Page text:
That social media is a powerful resource is no surprise. We need only watch the movie The Social Network, which now seems like a dated story about the cultural conflict between nerds and jocks (albeit highly intelligent jocks) at Harvard, to uncover the obvious: That social media – namely, Facebook – is more than a billionaire's plaything; it is, along with so many other sites (for, respectively, tweets, videos and photographs), a fixed part of the digital landscape.
All this, and much more, is true. And yet, despite the social change wrought by social media, notwithstanding the political upheaval and the transformation of a symbol, the hashtag (#), into an everyday part of our online vocabulary, too many companies say too much about things of too little importance. They understand the medium, but they do not respect the value of the message.
They need, in other words, a mentor.
They need to know the value of substance – news people can use – and style, the voice (never an echo) that is distinctly, and proudly, one's own.
One man who searches for that combination of poetry and prose, so to speak, is Bob Fine, Founder of The Social Media Monthly.
I cite his name, and I celebrate his efforts, because he is a fellow CEO. He is an entrepreneur, and a reader of this site, who knows the difference between speaking and shouting, and good business protocol versus blatant corporate propaganda.
I encourage readers to speak or correspond with Bob, as I advise those same readers to do likewise with the publisher of this column, for a simple reason: If you cannot engage people – if you do not have a story to tell, and the talent to tell it with passion and the modulated pitch of your voice – then everything else is a waste of time, because the last thing social media needs more of is the “digital debris” of disjointed comments, juvenile taunts, self-promotional stunts and complete chaos.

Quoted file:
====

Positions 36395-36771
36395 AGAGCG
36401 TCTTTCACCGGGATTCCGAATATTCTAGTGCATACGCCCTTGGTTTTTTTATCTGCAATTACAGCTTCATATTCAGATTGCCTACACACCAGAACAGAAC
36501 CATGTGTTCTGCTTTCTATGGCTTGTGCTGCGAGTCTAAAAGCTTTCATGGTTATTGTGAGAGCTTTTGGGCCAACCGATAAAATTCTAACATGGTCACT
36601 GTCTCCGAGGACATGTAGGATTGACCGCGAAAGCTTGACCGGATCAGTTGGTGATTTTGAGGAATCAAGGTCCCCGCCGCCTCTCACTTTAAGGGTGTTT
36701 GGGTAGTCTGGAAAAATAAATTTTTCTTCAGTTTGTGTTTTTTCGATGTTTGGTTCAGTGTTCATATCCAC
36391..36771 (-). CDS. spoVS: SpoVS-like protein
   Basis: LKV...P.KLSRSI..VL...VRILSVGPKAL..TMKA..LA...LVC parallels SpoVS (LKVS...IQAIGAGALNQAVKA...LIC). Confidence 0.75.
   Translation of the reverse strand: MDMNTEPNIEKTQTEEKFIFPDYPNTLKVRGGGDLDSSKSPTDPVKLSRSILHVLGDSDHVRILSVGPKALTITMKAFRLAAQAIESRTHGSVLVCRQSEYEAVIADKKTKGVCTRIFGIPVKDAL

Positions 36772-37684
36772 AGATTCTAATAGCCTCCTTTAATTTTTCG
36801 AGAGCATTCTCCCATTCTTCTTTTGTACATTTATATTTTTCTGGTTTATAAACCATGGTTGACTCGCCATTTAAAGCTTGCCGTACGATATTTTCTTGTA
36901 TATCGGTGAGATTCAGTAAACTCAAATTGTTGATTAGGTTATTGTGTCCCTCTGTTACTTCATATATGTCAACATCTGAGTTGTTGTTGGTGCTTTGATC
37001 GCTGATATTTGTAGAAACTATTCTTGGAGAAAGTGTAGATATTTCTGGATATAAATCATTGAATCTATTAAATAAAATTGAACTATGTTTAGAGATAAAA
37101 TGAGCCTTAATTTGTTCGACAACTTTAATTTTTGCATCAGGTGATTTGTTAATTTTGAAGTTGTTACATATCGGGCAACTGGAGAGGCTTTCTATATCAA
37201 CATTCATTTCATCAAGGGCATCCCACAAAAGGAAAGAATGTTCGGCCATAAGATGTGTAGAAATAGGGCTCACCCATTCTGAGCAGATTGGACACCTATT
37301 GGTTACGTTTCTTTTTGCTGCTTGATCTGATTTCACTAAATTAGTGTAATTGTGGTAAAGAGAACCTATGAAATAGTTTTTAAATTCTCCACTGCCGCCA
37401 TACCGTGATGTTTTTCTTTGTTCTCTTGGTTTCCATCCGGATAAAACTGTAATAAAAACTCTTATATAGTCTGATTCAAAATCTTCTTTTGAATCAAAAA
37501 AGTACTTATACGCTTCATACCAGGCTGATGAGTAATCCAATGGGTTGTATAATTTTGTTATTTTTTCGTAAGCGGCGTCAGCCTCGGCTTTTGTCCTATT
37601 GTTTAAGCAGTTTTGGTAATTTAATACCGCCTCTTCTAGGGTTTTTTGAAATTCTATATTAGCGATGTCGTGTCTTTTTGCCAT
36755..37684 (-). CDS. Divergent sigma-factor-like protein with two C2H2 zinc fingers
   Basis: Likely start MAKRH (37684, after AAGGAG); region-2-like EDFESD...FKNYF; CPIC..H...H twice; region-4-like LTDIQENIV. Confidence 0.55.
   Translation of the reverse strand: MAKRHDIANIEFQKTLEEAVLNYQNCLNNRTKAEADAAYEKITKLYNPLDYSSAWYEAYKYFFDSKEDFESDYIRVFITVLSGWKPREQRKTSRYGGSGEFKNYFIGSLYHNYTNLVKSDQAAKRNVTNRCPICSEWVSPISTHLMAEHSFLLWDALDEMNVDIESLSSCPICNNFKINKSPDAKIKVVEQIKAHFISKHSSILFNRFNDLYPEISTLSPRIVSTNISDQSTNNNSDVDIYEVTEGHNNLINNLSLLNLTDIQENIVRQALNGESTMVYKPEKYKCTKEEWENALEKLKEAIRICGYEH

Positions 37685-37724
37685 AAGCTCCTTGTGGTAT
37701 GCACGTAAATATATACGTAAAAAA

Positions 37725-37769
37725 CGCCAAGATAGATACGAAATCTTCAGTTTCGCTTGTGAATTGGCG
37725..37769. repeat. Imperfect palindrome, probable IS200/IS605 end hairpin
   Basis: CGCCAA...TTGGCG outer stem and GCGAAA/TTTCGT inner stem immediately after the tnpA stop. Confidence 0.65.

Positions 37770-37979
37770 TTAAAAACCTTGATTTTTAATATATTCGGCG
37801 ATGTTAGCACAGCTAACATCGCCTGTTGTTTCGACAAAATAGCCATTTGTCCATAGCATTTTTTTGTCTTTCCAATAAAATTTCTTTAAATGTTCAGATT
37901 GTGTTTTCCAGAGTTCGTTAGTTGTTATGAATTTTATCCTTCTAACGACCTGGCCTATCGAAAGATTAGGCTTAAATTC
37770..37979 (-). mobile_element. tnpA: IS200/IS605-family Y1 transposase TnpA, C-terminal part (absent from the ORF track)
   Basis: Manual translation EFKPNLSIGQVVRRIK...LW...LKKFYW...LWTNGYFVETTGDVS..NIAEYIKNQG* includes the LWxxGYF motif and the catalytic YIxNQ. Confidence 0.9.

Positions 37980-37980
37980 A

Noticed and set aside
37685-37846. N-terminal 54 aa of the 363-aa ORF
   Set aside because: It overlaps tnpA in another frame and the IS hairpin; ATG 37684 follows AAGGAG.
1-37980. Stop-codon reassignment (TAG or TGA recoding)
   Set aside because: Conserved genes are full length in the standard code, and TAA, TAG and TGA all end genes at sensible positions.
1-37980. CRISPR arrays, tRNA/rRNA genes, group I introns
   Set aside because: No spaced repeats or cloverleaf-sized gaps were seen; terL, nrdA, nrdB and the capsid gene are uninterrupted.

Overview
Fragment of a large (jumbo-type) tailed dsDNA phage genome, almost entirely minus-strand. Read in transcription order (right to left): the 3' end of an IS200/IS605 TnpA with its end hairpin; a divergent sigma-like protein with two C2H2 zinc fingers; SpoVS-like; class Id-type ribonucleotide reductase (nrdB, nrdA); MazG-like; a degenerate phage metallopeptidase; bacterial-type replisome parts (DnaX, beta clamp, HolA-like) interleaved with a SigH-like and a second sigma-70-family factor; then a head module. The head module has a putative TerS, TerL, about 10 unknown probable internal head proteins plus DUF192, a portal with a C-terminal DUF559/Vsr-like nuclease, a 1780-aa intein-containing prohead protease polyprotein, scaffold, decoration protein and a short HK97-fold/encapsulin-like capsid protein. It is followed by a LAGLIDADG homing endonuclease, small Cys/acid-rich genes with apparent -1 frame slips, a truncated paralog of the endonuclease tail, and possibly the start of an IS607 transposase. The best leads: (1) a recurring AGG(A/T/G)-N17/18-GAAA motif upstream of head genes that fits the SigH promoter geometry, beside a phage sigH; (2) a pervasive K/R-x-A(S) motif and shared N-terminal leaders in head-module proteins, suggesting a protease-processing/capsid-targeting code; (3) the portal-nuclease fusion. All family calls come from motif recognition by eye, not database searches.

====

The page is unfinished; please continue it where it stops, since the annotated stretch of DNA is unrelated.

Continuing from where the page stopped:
To guide this conversation without policing it, to set a tone among writers that is civil but spirited, is a model that should apply to communications in general and social media in particular.
Bob's contributions infuse this virtual world with examples aplenty of professionalism. And therein lies the transparent “secret” of how to influence friends, colleagues, customers and acquaintances through social media: Be a professional.
Act with dignity, and write with authority, period.
The Takeaway Theme: A CEO Communicates
The takeaway theme to this discussion, as the above title implies is straightforward.
A CEO communicates with clarity and conviction. He (or she) is a leader because his deeds match his words.
Those words, delivered with the pomp and circumstance of an official occasion or posted within the less formal environment of Facebook or Twitter, do not lose their potency because of the setting or the audience.
Do not confuse the convenience of the keyboard as an excuse to ignore the terms and conditions not of social media, but of polite society.
A visceral reaction is, on social media, too frequently a ruinous response from a CEO.
The comment, post or tweet circulates instantaneously, reducing a person to a caricature of villainy or buffoonery or stupidity. The multiplier effect – the repeated sharing of that individual's error, compounded by news coverage and mash-ups of that mistake – make it very difficult, if not impossible, for that CEO to repair his or her reputation.
Restraint must be a CEO’s companion.
Reticence must be a part of his or her style.
Bob Fine is a master of these traits because he is a leader of composure.